Night Sins is back only a year after the release of their first album, to present their new LP on Avant! Records. “To London or the Lake” is a short album of Dark Wave/Gothic Rock, keeping things simple and straight-to-the-point, and it’s tremendously effective!
No time to lose, the album starts with “Air Dance” and from the beginning you feel the strong eighties’-beginning of nineties’ classic goth rock influences. It’s sharp, catchy, and it’s only the beginning. The title track “To London or the Lake” is a real dancefloor filler, the guitar seems simple and yet it is amazing, the chorus is very catchy, and the synths give the song just what it needs of mystery. Next tack is “Evangeline” and here you will start to feel clearly the influences of B-movies in this album, thought as “a soundtrack to The Lost Boys movie if it came out in 2013”. In this song, synths take the main part, together with the frantic beats, and images of sci-fi movies of the 80’s will come to your mind. Last track on the A-side, is the synthetic interlude “Rain”: Lo-fi sounding synths, just like in the old days, and absolutely delightful.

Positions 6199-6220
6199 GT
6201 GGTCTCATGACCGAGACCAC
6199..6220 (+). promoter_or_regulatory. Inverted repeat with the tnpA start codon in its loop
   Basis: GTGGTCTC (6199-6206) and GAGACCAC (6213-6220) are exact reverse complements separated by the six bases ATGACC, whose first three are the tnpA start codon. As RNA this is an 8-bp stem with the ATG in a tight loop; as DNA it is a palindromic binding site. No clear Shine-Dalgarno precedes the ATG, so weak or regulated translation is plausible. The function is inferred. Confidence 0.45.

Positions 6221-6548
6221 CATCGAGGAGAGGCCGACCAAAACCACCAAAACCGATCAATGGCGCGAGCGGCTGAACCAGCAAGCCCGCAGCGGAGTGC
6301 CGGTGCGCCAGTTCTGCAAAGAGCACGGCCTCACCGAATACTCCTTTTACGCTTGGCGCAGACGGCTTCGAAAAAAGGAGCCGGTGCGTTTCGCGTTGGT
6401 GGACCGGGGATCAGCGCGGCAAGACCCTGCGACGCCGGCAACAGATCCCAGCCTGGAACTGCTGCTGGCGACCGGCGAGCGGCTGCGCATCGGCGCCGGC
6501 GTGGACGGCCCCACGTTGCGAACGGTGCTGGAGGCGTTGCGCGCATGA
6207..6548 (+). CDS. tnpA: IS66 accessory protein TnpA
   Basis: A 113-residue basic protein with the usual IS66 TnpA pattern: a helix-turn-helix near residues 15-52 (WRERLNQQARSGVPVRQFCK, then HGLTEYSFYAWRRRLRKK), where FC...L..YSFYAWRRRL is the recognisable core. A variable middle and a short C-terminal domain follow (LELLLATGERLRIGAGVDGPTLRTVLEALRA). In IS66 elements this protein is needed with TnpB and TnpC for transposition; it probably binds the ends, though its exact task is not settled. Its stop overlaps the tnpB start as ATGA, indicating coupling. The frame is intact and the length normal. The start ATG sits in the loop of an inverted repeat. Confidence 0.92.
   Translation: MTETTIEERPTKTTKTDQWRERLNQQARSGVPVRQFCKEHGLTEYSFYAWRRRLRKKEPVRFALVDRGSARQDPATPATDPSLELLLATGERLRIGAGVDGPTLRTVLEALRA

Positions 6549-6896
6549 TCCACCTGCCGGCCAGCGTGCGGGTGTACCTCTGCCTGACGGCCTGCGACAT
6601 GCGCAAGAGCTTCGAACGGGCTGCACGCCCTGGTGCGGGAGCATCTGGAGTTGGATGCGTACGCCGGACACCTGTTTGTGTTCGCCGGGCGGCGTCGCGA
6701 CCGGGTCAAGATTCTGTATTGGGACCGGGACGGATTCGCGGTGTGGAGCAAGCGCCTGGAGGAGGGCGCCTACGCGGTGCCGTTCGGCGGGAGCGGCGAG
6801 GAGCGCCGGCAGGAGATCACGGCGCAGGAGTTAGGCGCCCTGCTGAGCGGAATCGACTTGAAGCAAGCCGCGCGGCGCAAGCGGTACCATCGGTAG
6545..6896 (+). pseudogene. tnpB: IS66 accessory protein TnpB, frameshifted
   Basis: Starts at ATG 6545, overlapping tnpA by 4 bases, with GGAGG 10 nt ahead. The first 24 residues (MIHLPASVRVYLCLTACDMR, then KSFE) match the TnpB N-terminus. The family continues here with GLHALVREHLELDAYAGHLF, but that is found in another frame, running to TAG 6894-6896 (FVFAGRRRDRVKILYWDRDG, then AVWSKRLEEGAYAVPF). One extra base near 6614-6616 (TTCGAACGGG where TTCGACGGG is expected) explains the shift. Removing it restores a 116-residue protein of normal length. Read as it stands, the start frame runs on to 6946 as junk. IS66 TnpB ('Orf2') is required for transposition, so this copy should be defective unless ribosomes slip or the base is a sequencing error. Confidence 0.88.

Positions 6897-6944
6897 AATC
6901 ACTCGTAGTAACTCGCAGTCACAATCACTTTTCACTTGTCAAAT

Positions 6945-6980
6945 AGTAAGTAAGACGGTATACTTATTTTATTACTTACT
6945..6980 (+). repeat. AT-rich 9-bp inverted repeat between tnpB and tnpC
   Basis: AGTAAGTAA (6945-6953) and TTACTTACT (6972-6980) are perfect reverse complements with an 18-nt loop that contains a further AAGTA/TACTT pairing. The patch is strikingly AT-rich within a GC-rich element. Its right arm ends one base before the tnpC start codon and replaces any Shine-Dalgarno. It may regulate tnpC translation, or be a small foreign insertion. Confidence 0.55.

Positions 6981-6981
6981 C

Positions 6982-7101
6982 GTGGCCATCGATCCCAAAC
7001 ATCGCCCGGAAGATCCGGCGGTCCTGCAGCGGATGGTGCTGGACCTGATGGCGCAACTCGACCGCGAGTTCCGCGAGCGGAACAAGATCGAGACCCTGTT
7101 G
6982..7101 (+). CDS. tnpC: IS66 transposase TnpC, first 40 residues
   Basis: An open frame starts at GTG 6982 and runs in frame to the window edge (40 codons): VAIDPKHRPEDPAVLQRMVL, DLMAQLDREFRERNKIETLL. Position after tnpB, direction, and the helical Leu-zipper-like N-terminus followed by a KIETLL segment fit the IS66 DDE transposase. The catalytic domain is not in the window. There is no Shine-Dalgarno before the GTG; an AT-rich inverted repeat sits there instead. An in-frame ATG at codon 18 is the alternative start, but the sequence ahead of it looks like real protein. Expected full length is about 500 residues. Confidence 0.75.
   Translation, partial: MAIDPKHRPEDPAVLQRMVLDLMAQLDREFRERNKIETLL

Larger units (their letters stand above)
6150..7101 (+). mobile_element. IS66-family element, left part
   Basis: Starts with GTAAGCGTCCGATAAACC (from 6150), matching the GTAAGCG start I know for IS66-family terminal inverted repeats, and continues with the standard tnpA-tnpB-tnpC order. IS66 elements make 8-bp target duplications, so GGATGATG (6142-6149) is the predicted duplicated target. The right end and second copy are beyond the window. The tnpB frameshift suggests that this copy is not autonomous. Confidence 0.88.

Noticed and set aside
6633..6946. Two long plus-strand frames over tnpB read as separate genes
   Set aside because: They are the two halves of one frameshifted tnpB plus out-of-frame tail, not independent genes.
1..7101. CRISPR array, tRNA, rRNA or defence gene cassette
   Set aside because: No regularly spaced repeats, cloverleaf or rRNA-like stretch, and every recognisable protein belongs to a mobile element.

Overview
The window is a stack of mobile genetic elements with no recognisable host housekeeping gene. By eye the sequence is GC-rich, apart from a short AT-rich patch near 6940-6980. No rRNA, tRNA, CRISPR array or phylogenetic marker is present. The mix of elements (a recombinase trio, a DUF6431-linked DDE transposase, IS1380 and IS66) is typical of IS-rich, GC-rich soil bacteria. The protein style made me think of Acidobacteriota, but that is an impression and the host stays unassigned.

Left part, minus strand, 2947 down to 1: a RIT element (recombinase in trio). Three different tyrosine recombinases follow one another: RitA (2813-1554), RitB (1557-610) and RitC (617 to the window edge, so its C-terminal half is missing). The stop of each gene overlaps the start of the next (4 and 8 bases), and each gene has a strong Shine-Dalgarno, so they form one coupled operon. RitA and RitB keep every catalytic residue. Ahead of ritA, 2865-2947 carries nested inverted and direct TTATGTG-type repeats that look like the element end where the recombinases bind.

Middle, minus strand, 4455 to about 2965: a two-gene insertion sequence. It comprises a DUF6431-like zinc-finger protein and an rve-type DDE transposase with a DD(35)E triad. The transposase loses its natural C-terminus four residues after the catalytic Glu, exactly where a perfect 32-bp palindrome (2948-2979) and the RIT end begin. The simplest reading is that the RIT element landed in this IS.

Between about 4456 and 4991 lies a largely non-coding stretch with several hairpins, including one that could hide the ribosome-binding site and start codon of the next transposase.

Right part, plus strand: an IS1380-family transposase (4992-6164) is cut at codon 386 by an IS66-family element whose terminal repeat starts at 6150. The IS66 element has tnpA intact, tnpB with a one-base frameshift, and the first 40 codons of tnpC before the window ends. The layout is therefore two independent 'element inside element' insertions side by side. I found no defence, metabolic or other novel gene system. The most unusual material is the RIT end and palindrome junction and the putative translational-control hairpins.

The B-side is an amazing collection of killer tracks, all dark, noxious, and utterly danceable. In “Bound ‘Round the World”, synths melt with saturated guitars, both flying over a metronomic drum machine beat. “Heaven in the Snow” is the soundtrack of an acid trip to the Carpathian forest, with haunting vocals and a wild beat. “Dear Marquis” has great bass and guitar lines that play subtly with your nerves. Finally comes the amazing “Neon Light Intoxicants”, and although I’ve tried to avoid making comparisons, as Night Sins really does have its own style, to me this song is like a perfect tribute to the Sisters of Mercy.
This LP is more homogenous than the previous one, with clear horror/sci-fi 80’s movies influences. With it, Night Sins is taking you to London, the lake, bleak wastelands, and foggy woods at night, confirming it deserves to be given prominence in the dark music of the New Millenium. ► by Guillaume Renard.